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Consumers shun fast fashion as eco-awareness rises

 

Consumers shun fast fashion as eco awarenessOnce a booming sector, the fast fashion industry is losing favor due to rising environmental consciousness amongst consumers and a growing preference for secondhand apparels. The industry is facing delivery delays due to the complex supply chains, adding to the woes of the retailers. British online retailer Asos reported a 12 percentage points decline in profit margins this year though revenues grew by 20 per cent. It expects higher freight costs and increased investment in customer experiences to lower annual profit by over 49 per cent.

Asos’ profits are also being impacted by doubling of transit times from Asia to the US, says Matt Friend, Chief Financial Officer. Besides, the company faces a deteriorating transit times in the European market. Other apparel brands in Vietnam are also facing factory closures, making it challenging for fast fashion retailers to sell out-of-season stock.

Secondhand apparel market to grow 11 times faster

Fast fashion also suffers from the growing number of environmentally-conscious consumers. A report by the National Retail Federation and IBM shows,Consumers shun fast fashion as eco awareness rises almost 57 per cent of consumers plan to focus on the environmental impact of their shopping habits and change shopping habits accordingly. Around 77 per cent consumers urge brands to be sustainable and environmentally responsible.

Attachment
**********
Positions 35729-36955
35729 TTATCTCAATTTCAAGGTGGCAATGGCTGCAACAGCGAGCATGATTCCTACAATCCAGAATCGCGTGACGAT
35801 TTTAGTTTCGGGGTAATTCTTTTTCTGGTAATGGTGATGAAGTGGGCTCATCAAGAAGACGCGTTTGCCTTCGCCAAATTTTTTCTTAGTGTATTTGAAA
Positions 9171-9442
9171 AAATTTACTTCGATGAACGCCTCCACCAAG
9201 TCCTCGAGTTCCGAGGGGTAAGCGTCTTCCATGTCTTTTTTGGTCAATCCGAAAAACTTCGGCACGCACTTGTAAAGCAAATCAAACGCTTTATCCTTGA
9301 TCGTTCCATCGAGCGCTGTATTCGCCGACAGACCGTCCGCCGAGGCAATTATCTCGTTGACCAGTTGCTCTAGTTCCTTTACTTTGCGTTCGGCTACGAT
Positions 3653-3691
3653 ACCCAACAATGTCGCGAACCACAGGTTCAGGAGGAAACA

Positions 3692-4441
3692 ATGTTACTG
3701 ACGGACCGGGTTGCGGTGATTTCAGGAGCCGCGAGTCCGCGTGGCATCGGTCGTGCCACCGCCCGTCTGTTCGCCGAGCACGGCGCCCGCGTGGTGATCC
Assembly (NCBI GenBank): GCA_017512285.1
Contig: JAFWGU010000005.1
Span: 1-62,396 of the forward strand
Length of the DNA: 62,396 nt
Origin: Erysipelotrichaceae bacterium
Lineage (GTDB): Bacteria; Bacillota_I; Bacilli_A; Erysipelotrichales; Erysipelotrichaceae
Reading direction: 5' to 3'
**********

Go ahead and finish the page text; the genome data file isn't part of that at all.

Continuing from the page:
Against this, fast fashion brands are often accused of overproduction and throwing used garments away. As per recent estimates, US dumps around 11 million tonnes of clothing every year.

This is encouraging more consumers to opt for secondhand apparels. A ThredUP report shows, the market for secondhand apparels is expected to grow 11 times faster than the broader retail clothing sector over the next five years and reach $77 billion by 2025. The resale market will be twice as big as fast fashion by 2030, says James Reinhart, CEO.

Ready to change

Best known for serving fast fashion across the world, Sweden-based H&M is bracing itself for the changing winds. Owner of around 70 per cent of secondhand shop Sellpy, the brand is also collaborating with Sellpy on a new warehouse in Poland, as well as distribution and quality control efforts for garments and handling orders.

 
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